While on the show, Gina said she participated to overcome stereotypes about conservatives, but on her website and radio show last week, Gina explained that her family moved to California and appeared on the show to be a part of a "culture war."

"I think there comes a time when you look at the culture we're in and you ask yourself the question 'What am I really doing?' We all enjoy calling ourselves culture warriors but how do you really fight that culture war?" she asked.

Conversatives can't fight a culture war by addressing people with similar views and beliefs, said Gina, who has appeared on Fox News and written a book.

"Anytime I have a platform I'm going to take the opportunity to fight for what I believe in. You can't very well call yourself a culture warrior and then be afraid to engage in the battle."

Some warrior. Once outside her bubble she broke and ran, the first in the show's six years to do so, leaving the "enemy" in uncontested control of the battlefield. Yet here she is back on the air telling her bubble of believers what a great warrior she is.

More update: Rush Limbaugh weighs in, fuming that the Tea Party family was portrayed as “intolerant, Bible-thumping prudes” while the polyamorous family was portrayed as “the normal, loving, sympathetic characters whose worst trait is eating a lot of junk food.” But apparently he couldn't find much so bad to say about them either.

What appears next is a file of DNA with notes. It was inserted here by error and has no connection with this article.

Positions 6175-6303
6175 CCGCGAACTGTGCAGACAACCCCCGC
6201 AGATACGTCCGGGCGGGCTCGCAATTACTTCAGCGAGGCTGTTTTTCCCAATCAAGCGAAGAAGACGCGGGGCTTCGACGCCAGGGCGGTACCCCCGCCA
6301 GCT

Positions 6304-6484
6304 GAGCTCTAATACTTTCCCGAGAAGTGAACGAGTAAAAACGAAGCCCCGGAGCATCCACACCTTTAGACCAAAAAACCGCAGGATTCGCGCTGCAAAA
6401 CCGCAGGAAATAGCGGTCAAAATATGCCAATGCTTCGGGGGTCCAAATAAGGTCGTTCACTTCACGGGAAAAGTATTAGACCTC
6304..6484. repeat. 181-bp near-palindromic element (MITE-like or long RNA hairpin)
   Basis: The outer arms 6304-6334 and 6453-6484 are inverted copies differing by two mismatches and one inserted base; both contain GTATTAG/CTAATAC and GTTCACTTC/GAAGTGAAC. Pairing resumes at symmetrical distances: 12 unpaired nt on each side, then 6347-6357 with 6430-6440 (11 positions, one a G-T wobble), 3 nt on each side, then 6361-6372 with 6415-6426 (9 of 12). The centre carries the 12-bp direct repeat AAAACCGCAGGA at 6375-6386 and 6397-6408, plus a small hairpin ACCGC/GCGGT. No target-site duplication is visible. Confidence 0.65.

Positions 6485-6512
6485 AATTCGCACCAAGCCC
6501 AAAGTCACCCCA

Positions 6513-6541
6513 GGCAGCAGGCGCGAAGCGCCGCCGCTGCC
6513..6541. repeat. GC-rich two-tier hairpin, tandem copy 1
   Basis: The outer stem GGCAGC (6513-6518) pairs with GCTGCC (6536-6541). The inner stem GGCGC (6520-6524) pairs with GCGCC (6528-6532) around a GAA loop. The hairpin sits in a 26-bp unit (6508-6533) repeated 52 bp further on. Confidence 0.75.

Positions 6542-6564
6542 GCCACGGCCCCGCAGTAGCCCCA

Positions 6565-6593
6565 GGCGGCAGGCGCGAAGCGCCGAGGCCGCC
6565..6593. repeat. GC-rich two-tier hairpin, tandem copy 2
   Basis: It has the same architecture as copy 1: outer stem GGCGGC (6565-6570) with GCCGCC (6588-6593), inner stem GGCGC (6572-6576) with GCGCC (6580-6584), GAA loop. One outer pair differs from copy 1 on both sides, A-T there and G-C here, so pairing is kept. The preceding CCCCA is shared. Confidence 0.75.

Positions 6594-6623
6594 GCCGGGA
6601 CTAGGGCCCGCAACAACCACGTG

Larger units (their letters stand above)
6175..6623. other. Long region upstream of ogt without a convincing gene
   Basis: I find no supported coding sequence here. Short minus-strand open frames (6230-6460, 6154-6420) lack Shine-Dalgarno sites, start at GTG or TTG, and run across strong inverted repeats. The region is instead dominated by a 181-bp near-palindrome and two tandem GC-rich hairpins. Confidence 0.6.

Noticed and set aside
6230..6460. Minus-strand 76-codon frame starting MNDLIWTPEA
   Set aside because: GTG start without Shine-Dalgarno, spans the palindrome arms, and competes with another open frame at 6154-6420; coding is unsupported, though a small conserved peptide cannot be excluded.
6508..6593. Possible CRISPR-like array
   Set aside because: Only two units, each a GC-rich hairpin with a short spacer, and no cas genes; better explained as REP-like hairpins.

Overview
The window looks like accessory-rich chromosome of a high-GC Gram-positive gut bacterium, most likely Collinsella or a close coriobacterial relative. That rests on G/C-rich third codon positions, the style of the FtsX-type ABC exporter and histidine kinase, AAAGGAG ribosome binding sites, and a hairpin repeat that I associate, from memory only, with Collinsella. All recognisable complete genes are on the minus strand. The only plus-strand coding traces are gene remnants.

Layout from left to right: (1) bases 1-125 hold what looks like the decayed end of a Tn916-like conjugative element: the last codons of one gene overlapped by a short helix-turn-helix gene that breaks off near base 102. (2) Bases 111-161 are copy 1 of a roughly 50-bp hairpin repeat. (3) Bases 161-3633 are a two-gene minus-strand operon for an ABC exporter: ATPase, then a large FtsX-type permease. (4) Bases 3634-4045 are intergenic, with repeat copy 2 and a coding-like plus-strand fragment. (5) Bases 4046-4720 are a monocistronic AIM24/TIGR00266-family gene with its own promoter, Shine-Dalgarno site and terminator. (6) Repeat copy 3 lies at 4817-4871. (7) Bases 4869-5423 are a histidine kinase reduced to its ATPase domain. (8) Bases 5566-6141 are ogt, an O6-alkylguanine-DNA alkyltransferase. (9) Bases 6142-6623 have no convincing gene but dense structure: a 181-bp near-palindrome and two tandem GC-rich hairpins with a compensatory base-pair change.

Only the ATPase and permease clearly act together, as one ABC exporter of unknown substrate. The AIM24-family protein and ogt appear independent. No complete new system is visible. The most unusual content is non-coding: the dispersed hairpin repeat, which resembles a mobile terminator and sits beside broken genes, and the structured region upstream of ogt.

1. "One-Penis Policy," highly snarkable in the poly world.


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March 27, 2013

Poly pioneers Morning Glory and Oberon Zell-Ravenheart go on TV

"Destination America" Cable Channel

Discovery Communications, the parent company of The Discovery Channel, created the "Destination America" cable channel less than a year ago. "Destination America" specializes in sensational video documentaries. One of its shows is "Hidden in America," about unusual people and groups. A one-hour episode on polyamory and swinging is tentatively scheduled to air on Tuesday April 16 at 10 p.m. Eastern time (after it was bumped from March 16th).

Already up on the show's website is a 2-minute video clip: a delightful interview with the early poly pioneers Morning Glory and Oberon Zell-Ravenheart and their partner of many years Julie O'Ryan:

If the video player fails, watch here: http://america.discovery.com/tv-shows/hidden-in-america/videos/polyamory-in-america.htm